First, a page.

Here’s a neat IPv6 subnetting method. Using any number of bits available in the subnet ID, it will allow you to calculate the number of remaining prefixes and enumerate each resulting prefix.

Note that the method is best for numbering and enumerating prefixes using non-nibble boundary bits. Recall that If we stick to the nibble boundary in the subnet ID we always get either 16, 256, 4096, or 65536 prefixes. Also, enumeration is simple as each hexadecimal character represents a nibble and prefixes will never “divide” a hex character.

Let’s practice this subnetting method using a fictional IPv6 allocation. Say we’ve gotten an allocation of a /48 to use to number a campus LAN and we want to subnet it further.

The allocation we’ve received is 2001:db8:3eff::/48

Let’s assume we’re going to need 16 subnets for each building. This first group of prefixes will not require our method as we simply adhere to the 4 bits of the first nibble boundary.

This gives us 16 prefixes enumerated by the first character of our fourth block:

2001:db8:3eff::/52

2001:db8:3eff:1000::/52

2001:db8:3eff:2000::/52

2001:db8:3eff:3000::/52

.

.

.

2001:db8:3eff:F000::/52

Now let’s say for the sake of illustration that our typical campus building uses 20 VLANs. Since allocating 4 more bits to take us to the next nibble boundary only yields 16 additional prefixes, we’ll need more than 4 bits. By standard IPv6 address planning principles we should be entirely comfortable simply allocating an additional 4 bits for a total of 8 bits. This would give us 256 additional prefixes (with 4 bits remaining for 16 /64s per prefix). But to demonstrate our method, let’s get more granular and only use as many bits as gives us sufficient prefixes for the number of elements in this level of our design (i.e., 20 VLANs). Since the least number of bits that produces an integer value greater than 20 is 5 (2^5 = 32) we’ll use 5 bits to subnet our /52 prefix.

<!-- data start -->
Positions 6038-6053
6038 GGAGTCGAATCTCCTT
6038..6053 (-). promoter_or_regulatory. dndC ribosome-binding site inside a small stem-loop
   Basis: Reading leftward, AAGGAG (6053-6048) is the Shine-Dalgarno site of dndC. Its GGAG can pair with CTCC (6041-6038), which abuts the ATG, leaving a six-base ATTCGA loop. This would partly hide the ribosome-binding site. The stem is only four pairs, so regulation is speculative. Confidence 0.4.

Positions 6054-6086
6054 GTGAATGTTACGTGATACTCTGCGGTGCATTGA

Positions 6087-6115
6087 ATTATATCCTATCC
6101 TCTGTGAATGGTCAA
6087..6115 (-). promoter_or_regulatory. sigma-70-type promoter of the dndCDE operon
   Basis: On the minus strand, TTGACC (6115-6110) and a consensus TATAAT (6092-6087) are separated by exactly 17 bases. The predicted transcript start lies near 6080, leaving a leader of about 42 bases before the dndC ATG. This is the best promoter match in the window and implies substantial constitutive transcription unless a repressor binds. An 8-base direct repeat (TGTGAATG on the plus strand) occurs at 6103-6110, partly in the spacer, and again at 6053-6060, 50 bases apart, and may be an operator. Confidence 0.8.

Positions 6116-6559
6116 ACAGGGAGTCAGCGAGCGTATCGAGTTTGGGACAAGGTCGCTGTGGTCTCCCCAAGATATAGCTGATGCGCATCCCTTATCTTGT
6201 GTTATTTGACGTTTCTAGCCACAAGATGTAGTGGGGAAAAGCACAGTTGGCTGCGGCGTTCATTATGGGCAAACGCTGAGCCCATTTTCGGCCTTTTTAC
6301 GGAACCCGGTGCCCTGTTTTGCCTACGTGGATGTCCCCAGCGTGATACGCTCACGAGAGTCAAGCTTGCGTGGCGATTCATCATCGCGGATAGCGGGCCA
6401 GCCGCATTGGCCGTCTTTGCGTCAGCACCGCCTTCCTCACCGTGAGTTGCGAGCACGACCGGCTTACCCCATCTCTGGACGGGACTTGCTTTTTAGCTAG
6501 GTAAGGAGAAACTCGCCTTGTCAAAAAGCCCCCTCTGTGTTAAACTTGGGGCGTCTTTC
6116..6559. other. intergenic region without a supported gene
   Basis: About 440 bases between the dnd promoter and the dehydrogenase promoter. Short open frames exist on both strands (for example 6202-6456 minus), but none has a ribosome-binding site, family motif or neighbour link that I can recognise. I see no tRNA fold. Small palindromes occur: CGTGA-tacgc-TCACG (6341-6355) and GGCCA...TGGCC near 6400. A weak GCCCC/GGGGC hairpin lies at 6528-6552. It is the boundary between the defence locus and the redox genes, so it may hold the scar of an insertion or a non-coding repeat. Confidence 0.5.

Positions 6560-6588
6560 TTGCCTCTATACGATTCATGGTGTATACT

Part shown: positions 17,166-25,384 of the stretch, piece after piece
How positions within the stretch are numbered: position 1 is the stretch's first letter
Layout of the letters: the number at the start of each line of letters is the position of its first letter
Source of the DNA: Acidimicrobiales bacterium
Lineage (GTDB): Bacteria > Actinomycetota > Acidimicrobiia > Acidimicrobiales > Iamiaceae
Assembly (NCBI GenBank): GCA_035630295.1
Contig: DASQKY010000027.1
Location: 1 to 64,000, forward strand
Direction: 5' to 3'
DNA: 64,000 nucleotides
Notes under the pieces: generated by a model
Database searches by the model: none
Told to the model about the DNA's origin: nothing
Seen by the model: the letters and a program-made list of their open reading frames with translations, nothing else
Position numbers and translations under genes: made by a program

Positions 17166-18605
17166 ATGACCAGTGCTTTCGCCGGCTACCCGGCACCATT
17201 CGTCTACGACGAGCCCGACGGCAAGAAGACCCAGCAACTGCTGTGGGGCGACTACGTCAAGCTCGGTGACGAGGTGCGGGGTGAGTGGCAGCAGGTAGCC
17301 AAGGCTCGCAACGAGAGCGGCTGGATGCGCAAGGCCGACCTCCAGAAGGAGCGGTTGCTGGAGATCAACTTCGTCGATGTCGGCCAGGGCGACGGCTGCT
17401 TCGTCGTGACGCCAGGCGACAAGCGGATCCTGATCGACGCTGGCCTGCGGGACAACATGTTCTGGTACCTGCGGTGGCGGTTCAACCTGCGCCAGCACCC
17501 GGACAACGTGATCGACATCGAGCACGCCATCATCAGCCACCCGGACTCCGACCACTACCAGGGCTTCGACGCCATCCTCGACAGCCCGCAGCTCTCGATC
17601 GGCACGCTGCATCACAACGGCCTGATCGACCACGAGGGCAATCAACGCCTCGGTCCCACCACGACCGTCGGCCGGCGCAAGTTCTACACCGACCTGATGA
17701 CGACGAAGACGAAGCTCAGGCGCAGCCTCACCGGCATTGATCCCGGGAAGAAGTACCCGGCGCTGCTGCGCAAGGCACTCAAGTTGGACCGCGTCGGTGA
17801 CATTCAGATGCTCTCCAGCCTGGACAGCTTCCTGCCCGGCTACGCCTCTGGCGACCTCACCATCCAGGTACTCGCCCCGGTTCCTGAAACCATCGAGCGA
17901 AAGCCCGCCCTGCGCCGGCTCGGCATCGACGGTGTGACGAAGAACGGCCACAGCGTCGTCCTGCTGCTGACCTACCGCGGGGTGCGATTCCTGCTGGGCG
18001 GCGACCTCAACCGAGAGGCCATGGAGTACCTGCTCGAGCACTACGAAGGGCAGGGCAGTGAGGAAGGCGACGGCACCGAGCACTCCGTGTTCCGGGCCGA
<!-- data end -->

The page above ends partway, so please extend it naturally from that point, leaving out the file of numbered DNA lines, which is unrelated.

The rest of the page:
First, by:

a = p – 48 # where p = prefix length of the parent subnet and a = number of fixed bits in the subnet ID

From our example:

a = 52 – 48 = 4

a = 4

So we have 4 bits that are fixed (which we already knew but the value is used in later formulae).

Next, by:

s = 2 ^ b # where s = subnets created and b = bits used to subnet

s = 2 ^ 5 = 32

s = 32

As we outlined above, we’ll create 32 subnets using 5 bits.

Next, by:

i = 2 ^ 16 – (a + b) # where i = the (decimal) increment value between the created subnets (which we must convert back to hexadecimal)

i = 2 ^ 16 – (4 + 5) = 2 ^ 16 – 9 = 2 ^ 7 = 128

i = 128

Converted to hexadecimal:

i = 0x80

Finally, by:

p_1 = 48 + a + b # where p_1 = the prefix length of the created subnets

p_1 = 48 + 4 + 5 = 57

So now that we know the increment and prefix length value we can enumerate the new subnets:

2001:db8:3eff::/57

2001:db8:3eff:80::/57

2001:db8:3eff:100::/57

2001:db8:3eff:180::/57

.

.

.

2001:db8:3eff:F80::/57

Et voila: Our 32 new subnets.

We could of course subnet each of these /57s further in order to provide additional hierarchy for other organizational or operational requirements.

But assuming we don’t, how many /64 interface subnets would each of these /57s provide?

By:

n = 2 ^ (64 – p_1) # where n = number of /64 subnets provided by each new subnet

n = 2 ^ (64 – 57) = 2 ^ 7 = 128

So each /57 will provide us with 128 /64 interface subnets.

With enough practice, you’ll eventually be able to do this in your head. Imagine impressing your friends and family at parties with your amazing IPv6 subnetting prowess!

For a more detailed description of this method, check out Joseph Davies excellent Understanding IPv6.